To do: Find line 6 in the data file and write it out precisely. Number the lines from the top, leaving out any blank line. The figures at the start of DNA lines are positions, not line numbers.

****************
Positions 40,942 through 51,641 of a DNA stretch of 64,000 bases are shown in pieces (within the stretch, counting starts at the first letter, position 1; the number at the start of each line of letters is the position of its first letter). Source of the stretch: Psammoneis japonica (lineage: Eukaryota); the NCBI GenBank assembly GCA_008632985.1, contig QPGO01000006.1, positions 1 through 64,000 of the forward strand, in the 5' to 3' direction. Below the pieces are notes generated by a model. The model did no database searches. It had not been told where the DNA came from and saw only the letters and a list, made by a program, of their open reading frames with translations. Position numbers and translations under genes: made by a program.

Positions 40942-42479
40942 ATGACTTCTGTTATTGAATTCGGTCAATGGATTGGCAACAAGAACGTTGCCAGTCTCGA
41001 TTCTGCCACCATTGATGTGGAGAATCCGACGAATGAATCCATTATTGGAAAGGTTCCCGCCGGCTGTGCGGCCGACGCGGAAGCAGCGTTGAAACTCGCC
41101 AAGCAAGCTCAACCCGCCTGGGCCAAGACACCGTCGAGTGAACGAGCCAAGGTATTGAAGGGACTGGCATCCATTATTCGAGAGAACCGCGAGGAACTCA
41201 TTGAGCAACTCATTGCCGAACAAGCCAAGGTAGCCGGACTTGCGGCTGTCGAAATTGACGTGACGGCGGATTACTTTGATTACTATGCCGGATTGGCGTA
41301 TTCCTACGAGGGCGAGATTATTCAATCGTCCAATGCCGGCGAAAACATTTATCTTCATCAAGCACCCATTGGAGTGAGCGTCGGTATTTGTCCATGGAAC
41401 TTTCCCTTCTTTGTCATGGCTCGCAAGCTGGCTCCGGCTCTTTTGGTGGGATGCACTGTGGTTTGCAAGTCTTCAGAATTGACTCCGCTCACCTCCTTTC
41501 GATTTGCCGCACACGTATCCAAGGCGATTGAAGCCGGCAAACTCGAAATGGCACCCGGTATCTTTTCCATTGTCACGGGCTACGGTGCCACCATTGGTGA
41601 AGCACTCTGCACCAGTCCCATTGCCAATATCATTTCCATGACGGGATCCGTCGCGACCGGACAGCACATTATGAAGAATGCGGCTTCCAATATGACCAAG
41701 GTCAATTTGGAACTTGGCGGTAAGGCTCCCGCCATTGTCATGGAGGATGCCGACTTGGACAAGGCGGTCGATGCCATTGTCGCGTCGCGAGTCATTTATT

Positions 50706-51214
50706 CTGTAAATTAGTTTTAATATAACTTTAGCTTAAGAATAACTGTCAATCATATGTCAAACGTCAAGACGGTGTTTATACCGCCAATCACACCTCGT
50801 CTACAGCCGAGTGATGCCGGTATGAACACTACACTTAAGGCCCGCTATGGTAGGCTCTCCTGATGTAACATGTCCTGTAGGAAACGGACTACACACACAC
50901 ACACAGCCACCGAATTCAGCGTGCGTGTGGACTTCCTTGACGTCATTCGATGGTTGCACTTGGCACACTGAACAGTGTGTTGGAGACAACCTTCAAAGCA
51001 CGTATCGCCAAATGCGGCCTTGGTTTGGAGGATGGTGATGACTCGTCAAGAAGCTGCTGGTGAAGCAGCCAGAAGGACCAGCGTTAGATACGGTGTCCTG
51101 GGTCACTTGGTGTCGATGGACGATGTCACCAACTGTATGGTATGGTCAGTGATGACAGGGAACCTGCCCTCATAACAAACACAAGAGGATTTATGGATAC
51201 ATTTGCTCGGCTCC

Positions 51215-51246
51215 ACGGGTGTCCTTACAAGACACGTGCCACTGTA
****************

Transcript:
41201 TTGAGCAACTCATTGCCGAACAAGCCAAGGTAGCCGGACTTGCGGCTGTCGAAATTGACGTGACGGCGGATTACTTTGATTACTATGCCGGATTGGCGTA